Current Trends in Multiwavelength Optical Networking in Software Printing qrcode in Software Current Trends in Multiwavelength Optical Networking

Current Trends in Multiwavelength Optical Networking generate, create quick response code none for software projects Codabar Co-authored by Neophytos Antoniades The City University of New York/College of Staten Island Despite the qr codes for None fact that optical ber communications has been an active area of research since the early 1970s and optical transmission facilities have been widely deployed since the 1980s, serious activity in optical networking did not reach beyond the laboratory until the 1990s. It was in the early 1990s that a number of ambitious optical network testbed projects were initiated in the United States, Europe, and Japan. Although the testbeds were largely government nanced, they planted the seeds for subsequent commercial developments, many of which were spin-offs of the testbed activities.

The commercial ventures bene ted from the knowledge accumulated from the testbeds as well as from the burgeoning worldwide demand for bandwidth. As a result, multiwavelength optical networks are deployed today in metropolitan area as well as wide area applications with increasing current activity in local access as well. In this chapter we give an overview of current developments in metropolitan and wide area networks.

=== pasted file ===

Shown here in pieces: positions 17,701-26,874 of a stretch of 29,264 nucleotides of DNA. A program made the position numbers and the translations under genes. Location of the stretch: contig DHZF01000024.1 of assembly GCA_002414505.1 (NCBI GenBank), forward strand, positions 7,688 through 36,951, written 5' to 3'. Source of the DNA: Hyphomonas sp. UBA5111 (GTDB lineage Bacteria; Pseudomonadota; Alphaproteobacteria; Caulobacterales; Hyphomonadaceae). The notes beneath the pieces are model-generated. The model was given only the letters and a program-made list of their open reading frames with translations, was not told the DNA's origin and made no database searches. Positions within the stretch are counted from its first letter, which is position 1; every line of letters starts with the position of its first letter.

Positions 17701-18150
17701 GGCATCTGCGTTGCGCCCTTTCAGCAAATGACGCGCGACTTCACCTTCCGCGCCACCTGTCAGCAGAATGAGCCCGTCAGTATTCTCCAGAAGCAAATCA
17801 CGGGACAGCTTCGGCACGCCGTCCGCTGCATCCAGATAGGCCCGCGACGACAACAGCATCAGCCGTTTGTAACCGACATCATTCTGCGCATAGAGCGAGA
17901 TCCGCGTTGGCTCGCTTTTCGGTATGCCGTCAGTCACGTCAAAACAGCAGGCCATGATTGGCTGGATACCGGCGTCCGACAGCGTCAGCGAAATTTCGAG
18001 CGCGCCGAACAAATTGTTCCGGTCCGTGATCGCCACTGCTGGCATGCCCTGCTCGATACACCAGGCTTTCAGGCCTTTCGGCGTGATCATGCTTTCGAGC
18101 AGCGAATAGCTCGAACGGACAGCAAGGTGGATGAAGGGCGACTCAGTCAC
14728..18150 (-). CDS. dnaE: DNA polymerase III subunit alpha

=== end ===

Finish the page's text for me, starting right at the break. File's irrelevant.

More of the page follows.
Recent developments in access networks were discussed in detail in 5. The chapter begins with a brief discussion of the role of business drivers and relative costs in creating the current trends. This is followed by a summary of the early testbed projects in the United States and Europe, which provides the context for a description of current commercial activity in multiwavelength metro and long-haul networks.

We continue with a discussion of new applications and services made possible by the unique features of intelligent optical networks, and conclude with some thoughts for the future.. Business Drivers and Economics Traf c grow Quick Response Code for None th in the Internet and other new data communications services and deregulation of the telecommunications industry have resulted in new business opportunities and challenges for telecommunications network operators. Deregulation across the industry is currently resulting in the destruction of regulatory boundaries separating different markets, with each carrier trying to provide end-to-end network services under a single brand name. The increased demand and the competitive pressures of deregulation are the main driving forces behind the need for low-cost increased bandwidth.

WDM is a proven method of increasing bandwidth by a factor of 30 at 50% of the cost of alternate methods. These cost advantages are particularly signi cant in cases in which new ber builds are avoided by using WDM equipment. The saturation of ber capacity, known as ber exhaust, is a serious problem for network operators.